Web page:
Thursday, March 20, 2014

A Maple Sugar Tour, Part 2

In my preceding blog, I wrote about a tour of a maple sap line. Today, we will visit the “Sugar Shack,” the name that Roger Whitesel and Don Bratton use for their building that houses their boiling operation.

 About 20 of us crowded into a small building already filled halfway with a wood stove topped with a stainless steel tank. The air swirled with smoke and warmth from bubbling sap. Don cautioned us to be careful because of the hot stove.

First, he showed us a large pan with a funnel shape. On the bottom, he placed a white milk filter explaining, “We strain the sap through here to remove anything that might have fallen in it.”

 As it is strained, the sap runs into the large rectangular tank. A fire is lit below and the sap simmers until the right consistency. In the early spring, 34 gallons of sap make 1 gallon of syrup. Later, 60 gallons is needed to make 1 gallon. 3,500 gallon of sap last year produced 90 gallon of syrup.  By this time last year, they were almost done with their 90 gallons. Our current extremely cold winter has held up the process. On the tour day of March 10, they've only been able to make 9 gallons so far. If the weather continues to be warm, that will be all they get. They need below freezing at night and high 30s up to mid-40s in the daytime to make the sap run.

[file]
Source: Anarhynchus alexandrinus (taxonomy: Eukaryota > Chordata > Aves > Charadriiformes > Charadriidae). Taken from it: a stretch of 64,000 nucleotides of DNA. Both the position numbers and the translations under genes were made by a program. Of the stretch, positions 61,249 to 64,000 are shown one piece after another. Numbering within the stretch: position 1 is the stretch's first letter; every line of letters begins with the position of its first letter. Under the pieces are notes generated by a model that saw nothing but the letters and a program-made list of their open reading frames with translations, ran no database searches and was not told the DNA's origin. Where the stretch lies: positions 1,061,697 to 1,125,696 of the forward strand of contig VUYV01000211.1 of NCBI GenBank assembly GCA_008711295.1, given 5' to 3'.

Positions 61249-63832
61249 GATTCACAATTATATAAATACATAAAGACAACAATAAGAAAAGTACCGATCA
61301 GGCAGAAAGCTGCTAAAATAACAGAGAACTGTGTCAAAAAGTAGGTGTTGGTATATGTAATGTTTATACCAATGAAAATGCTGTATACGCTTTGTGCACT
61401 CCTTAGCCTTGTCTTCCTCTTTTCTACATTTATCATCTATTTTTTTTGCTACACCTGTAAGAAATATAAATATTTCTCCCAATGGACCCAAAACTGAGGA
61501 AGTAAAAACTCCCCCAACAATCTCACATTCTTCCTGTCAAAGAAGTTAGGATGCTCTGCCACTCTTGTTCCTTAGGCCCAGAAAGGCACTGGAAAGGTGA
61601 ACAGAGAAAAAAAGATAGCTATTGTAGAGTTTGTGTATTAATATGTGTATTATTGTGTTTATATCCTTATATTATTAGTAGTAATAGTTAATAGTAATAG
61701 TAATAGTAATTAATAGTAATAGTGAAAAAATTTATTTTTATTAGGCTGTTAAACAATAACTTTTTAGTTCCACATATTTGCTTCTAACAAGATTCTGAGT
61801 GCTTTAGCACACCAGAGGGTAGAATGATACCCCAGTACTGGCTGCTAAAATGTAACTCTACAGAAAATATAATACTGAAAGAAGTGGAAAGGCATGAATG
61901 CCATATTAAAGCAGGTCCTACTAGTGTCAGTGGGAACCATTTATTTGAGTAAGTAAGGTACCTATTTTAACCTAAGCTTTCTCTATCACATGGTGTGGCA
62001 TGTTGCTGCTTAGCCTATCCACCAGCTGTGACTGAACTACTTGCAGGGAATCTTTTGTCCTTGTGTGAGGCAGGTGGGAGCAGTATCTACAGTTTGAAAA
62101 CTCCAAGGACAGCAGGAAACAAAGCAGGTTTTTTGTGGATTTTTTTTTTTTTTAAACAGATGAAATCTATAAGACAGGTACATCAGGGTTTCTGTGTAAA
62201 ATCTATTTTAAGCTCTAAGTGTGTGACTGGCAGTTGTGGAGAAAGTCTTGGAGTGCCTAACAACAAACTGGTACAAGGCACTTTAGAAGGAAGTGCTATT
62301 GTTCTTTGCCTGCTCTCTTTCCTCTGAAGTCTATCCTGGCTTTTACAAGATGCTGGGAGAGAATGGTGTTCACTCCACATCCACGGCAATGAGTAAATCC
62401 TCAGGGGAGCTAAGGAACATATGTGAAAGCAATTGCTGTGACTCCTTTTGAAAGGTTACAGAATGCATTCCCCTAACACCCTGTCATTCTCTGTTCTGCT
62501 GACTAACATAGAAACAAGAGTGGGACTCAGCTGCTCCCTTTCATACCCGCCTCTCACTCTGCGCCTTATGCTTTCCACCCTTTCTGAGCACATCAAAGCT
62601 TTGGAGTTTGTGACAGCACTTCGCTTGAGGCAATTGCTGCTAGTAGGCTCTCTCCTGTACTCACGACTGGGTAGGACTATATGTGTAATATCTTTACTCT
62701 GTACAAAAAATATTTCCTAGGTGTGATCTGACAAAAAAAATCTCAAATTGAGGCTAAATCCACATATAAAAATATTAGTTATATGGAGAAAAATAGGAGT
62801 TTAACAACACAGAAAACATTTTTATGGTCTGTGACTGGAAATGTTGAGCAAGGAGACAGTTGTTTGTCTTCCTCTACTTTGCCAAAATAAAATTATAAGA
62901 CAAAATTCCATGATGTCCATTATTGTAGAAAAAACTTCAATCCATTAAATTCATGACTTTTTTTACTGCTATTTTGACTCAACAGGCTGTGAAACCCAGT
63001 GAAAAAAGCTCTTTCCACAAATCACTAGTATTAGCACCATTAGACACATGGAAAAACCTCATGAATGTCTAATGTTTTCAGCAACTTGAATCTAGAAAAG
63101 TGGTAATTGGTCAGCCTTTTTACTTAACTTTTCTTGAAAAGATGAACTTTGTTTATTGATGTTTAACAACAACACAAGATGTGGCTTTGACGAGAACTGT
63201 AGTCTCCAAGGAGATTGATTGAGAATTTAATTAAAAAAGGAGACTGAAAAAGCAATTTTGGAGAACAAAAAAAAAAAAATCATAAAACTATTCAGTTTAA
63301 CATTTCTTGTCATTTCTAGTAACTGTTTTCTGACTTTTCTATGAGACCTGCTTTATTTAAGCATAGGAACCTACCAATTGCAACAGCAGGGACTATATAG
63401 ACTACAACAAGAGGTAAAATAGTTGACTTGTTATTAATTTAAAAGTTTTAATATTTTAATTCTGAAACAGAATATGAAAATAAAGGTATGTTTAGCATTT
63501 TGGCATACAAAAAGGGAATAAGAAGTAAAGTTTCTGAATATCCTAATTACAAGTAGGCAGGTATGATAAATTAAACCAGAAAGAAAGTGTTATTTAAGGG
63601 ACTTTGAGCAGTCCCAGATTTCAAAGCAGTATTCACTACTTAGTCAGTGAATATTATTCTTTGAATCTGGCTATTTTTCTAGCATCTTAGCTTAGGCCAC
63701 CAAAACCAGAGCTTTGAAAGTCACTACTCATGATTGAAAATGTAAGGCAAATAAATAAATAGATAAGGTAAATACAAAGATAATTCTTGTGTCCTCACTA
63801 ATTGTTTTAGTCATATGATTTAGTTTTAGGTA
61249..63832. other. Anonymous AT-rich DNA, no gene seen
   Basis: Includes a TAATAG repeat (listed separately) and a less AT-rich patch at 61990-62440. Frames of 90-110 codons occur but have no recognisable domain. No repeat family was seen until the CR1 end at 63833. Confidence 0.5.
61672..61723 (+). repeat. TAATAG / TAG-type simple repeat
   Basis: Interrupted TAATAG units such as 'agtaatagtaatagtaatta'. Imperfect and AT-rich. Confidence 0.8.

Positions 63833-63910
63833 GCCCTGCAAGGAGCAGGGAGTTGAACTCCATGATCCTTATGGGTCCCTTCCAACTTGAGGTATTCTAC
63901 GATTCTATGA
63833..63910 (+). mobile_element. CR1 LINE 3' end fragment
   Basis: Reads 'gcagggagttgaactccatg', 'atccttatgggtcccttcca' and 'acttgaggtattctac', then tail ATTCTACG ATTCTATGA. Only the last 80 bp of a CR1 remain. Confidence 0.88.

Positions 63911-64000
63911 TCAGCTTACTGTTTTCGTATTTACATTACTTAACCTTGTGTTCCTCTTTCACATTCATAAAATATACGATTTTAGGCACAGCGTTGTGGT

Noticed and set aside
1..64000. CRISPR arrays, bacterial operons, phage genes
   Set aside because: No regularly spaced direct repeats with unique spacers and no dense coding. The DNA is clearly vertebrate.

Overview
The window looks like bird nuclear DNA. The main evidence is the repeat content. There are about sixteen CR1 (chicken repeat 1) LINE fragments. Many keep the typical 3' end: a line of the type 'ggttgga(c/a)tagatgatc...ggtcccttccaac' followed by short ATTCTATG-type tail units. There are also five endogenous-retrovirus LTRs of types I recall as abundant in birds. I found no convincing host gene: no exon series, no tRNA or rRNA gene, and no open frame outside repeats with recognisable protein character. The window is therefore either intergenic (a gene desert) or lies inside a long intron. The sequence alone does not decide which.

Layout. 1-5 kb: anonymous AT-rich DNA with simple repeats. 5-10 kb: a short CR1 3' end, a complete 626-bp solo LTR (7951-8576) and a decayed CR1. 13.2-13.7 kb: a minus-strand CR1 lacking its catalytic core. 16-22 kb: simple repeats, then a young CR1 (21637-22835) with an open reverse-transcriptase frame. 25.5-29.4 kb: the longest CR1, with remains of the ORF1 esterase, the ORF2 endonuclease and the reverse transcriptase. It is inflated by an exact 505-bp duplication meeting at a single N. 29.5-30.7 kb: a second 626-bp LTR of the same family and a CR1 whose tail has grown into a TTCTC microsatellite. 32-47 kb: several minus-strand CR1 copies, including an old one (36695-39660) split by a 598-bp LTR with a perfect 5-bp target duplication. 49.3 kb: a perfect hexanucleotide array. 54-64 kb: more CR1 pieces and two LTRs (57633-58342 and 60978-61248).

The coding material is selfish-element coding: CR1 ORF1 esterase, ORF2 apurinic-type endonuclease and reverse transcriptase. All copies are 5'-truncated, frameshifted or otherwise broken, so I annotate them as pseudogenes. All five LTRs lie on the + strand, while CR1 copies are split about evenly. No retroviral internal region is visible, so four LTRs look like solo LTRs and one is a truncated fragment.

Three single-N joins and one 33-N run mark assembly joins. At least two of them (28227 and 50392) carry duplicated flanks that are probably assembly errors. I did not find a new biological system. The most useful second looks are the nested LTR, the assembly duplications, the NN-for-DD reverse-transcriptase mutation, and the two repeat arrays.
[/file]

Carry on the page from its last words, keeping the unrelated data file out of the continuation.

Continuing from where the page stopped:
A view of the boiling sap within the tank.
One of the homeschool fathers present asked a little more about the tank and where it had come from. Don related that he and Roger had bought a used milk tank, removed the insulation to make the large pan that boils their sap. The homeschool father shared that he had been the one that delivered them the tank from his father’s farm!

After Don asked for questions and answered them, we filed outside. There he showed us 24 samples from last year lined up in order from the beginning of the season to the end. Some were darker. He explained that when the sap begins to stop running, the syrup made from it becomes darker. Sometimes it may happen in the middle of the season, but the most dark syrup comes at the end of the season.

Aww, then, the moment of truth. He passed out the spoons. What does their maple syrup taste like? Delicious! We got to taste the light and the dark syrup. The dark tasted to me almost like King syrup molasses.

The tour over, the children played while their parents lined up to buy some of the precious syrup. As I handed my money to Roger, he handed me a glass bottle of syrup.

What a wonderful day!  Education at its finest!

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